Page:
Jul 102017
 

How Good Is It?

If Goldfinger was the point when Eon Productions realized they could succeed beyond anyone’s wildest dreams by just completely ignoring the Cold War in their spy films, You Only Live Twice was the point when they realized they could actually get away with ignoring all bounds of reality. Roald Dahl wrote the script for this movie and it is, unsurprisingly, absolutely batshit. I mean, what other word can describe a film about a plot to foment nuclear war by kidnapping astronauts from space, being run from a secret base hidden inside a volcano, defeated by a walking libido in bad yellowface and a bunch of goddamn ninjas. At one point the villain uses a collapsing bridge to dump a disappointing subordinate into a pool full of piranhas, and that barely cracks the top ten of most outlandish things in this movie.

Almost nothing that happens in You Only Live Twice could stand up to a moment’s scrutiny and it is absolutely fantastic (in multiple senses of the word). It’s one of the rare Bond films that I always want to watch again immediately after it ends. It’s a marvel of this film that despite its outrageous excess it never seems campy. It’s just earnestly telling a story that discards any pretense of making all its pieces fit, like a 10-year-old coming up with a preposterous narrative to explain why the Lego knights, astronauts, and ninjas are all in some scenario together (this is undoubtedly Dahl’s influence). The film goes from a private organization launching rockets out of a volcano to a vertibird stashed in four suitcases to a swordfight using classic Toho samurai choreography and somehow this all just seems perfectly reasonable at the time.

The acting is mostly workmanlike. Donald Pleasance does a wonderful “calm psychopath” voice while wearing an absurd scar (and thus dooming Telly Savalas and Christoph Walz to the same fate). Connery, who was about to check out of the series for the first time, does an uneven job. At one point Bond claims he “took a first in Oriental Languages at Cambridge”, but Connery’s delivery (e.g. “I like sackee”) turns that into a bit of a running joke. Whoever built the sets had real dedication, though. The volcano lair has rightfully etched itself into humanity’s collective cultural understanding.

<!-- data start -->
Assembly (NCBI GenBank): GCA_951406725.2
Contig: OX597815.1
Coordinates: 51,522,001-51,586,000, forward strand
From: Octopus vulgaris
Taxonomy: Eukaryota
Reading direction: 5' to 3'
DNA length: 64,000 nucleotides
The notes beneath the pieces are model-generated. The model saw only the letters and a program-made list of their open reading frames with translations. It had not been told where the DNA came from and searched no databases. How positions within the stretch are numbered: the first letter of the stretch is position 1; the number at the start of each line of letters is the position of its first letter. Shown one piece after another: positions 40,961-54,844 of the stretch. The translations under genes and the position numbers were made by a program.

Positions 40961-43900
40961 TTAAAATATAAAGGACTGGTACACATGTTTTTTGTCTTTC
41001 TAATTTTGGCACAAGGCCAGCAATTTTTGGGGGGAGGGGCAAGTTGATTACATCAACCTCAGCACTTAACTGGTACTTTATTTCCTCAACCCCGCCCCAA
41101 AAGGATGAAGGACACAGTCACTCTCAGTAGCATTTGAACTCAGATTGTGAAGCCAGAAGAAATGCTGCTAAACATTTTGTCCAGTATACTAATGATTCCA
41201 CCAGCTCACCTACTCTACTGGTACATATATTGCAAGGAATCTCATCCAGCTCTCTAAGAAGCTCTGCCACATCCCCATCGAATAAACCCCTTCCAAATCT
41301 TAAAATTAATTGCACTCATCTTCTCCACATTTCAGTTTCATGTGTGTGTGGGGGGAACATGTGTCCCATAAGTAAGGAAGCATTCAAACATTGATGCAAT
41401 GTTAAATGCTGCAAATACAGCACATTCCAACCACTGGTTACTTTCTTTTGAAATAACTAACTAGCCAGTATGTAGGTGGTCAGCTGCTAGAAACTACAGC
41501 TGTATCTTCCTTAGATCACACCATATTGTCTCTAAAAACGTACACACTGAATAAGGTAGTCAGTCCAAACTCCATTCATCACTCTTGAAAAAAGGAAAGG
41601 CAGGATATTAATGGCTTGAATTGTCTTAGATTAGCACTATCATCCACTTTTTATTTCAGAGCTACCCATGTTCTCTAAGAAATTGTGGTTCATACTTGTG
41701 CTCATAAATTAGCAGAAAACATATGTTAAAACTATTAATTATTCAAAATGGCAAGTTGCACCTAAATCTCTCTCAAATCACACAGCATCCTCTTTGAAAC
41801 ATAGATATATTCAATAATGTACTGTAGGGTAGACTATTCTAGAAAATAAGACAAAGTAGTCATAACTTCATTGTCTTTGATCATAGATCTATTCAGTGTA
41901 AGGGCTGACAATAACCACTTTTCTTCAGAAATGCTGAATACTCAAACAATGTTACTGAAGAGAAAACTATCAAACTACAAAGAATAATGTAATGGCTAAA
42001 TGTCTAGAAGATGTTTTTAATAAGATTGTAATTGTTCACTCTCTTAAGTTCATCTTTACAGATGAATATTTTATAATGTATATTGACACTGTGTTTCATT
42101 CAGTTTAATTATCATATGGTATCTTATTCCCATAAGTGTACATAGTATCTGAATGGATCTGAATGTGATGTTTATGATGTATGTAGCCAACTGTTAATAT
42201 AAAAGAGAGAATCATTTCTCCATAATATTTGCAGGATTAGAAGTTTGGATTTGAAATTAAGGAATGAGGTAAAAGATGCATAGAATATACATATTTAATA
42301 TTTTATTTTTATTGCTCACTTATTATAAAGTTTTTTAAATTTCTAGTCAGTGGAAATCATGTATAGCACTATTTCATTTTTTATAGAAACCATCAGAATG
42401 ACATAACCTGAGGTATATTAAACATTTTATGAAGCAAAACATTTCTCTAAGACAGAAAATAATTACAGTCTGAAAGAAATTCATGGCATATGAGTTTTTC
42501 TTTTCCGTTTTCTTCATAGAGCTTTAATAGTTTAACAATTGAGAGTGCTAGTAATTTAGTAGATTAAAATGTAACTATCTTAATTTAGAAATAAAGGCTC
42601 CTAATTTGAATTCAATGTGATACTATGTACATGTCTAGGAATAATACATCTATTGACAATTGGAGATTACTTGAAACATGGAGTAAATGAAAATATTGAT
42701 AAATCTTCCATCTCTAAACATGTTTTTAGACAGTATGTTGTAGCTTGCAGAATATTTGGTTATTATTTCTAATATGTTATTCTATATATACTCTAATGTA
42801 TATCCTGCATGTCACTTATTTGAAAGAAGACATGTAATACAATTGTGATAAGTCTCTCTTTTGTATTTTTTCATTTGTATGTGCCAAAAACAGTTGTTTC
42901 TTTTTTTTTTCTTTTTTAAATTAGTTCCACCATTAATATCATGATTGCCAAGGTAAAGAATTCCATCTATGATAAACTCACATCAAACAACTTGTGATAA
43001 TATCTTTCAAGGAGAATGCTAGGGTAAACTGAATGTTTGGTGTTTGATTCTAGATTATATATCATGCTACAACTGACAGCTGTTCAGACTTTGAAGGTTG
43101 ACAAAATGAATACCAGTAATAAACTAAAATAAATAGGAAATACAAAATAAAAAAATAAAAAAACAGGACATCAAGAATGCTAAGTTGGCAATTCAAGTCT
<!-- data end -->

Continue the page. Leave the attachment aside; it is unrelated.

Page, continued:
After the interminable mishmash of Thunderball’s underwater shenanigans the action in this one is cleanly shot and the editing makes it possible to follow most of what happens even when the events themselves are ludicrous. The one real sin here is the helicopter fight, which is a bit tough to follow and runs long. Something about those helicopters also feels a bit prosaic against the grandiose preposterousness of the larger plot. What are helicopters to a movie where the villain self-destructs his secret dormant-volcano base so hard it actually erupts? God, I love this film.

How Gross Is It?

That will really depend on how well you put up with the “exotic” treatment of Japan, though to be honest this movie is less bad in that regard than, say, Lost in Translation. As for its handling of women, You Only Live Twice makes death the price of sleeping with Bond (thus, Kissy is the smartest woman in the film). Aki’s death in particular is kind of crappy, since she basically just bites it from rolling over in bed. However, the film does allow its female characters a degree of agency and heroism lacking in the previous few films, and Bond doesn’t kiss anyone against her will, so it’s relatively not so bad. It’s also good fun that Tanaka regularly takes the piss out of Bond over his raging libido.

How’s The Song?

The second motif in “You Only Live Twice” sounds like the most tryhard white-person-writing-“Oriental”-music crap you can imagine but everything else about this song is amazing. The sweeping string flourish to begin draws you right in so that Nancy Sinatra’s voice can put you under a spell. Definitely a top 5 Bond tune, and one of the prime contenders for the top spot.

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